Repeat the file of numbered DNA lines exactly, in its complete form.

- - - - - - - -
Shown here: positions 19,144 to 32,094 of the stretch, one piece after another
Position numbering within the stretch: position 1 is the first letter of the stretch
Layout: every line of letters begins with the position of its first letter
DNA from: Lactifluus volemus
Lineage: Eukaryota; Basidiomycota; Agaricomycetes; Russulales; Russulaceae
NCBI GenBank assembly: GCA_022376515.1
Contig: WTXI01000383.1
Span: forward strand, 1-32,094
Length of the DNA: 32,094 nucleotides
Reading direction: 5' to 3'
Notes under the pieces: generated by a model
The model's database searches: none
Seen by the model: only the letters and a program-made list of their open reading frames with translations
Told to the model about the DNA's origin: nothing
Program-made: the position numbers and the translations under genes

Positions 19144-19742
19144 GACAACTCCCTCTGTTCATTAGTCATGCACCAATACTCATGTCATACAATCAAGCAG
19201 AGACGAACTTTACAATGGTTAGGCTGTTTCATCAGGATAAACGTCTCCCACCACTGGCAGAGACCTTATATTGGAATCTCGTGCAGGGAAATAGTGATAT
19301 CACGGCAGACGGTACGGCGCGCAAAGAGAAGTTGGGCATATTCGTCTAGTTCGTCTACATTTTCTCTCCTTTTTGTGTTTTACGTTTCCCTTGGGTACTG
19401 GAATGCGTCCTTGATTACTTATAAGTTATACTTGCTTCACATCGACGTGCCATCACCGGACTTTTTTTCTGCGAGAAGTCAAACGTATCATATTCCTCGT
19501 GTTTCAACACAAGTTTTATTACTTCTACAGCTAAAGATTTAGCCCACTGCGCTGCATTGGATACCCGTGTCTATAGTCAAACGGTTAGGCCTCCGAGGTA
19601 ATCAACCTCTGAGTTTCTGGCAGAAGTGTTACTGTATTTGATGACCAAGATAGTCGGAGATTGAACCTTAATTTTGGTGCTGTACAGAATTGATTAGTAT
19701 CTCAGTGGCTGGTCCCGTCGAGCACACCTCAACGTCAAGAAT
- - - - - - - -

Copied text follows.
Shown here: positions 19,144 to 32,094 of the stretch, one piece after another
Position numbering within the stretch: position 1 is the first letter of the stretch
Layout: every line of letters begins with the position of its first letter
DNA from: Lactifluus volemus
Lineage: Eukaryota; Basidiomycota; Agaricomycetes; Russulales; Russulaceae
NCBI GenBank assembly: GCA_022376515.1
Contig: WTXI01000383.1
Span: forward strand, 1-32,094
Length of the DNA: 32,094 nucleotides
Reading direction: 5' to 3'
Notes under the pieces: generated by a model
The model's database searches: none
Seen by the model: only the letters and a program-made list of their open reading frames with translations
Told to the model about the DNA's origin: nothing
Program-made: the position numbers and the translations under genes

Positions 19144-19742
19144 GACAACTCCCTCTGTTCATTAGTCATGCACCAATACTCATGTCATACAATCAAGCAG
19201 AGACGAACTTTACAATGGTTAGGCTGTTTCATCAGGATAAACGTCTCCCACCACTGGCAGAGACCTTATATTGGAATCTCGTGCAGGGAAATAGTGATAT
19301 CACGGCAGACGGTACGGCGCGCAAAGAGAAGTTGGGCATATTCGTCTAGTTCGTCTACATTTTCTCTCCTTTTTGTGTTTTACGTTTCCCTTGGGTACTG
19401 GAATGCGTCCTTGATTACTTATAAGTTATACTTGCTTCACATCGACGTGCCATCACCGGACTTTTTTTCTGCGAGAAGTCAAACGTATCATATTCCTCGT
19501 GTTTCAACACAAGTTTTATTACTTCTACAGCTAAAGATTTAGCCCACTGCGCTGCATTGGATACCCGTGTCTATAGTCAAACGGTTAGGCCTCCGAGGTA
19601 ATCAACCTCTGAGTTTCTGGCAGAAGTGTTACTGTATTTGATGACCAAGATAGTCGGAGATTGAACCTTAATTTTGGTGCTGTACAGAATTGATTAGTAT
19701 CTCAGTGGCTGGTCCCGTCGAGCACACCTCAACGTCAAGAAT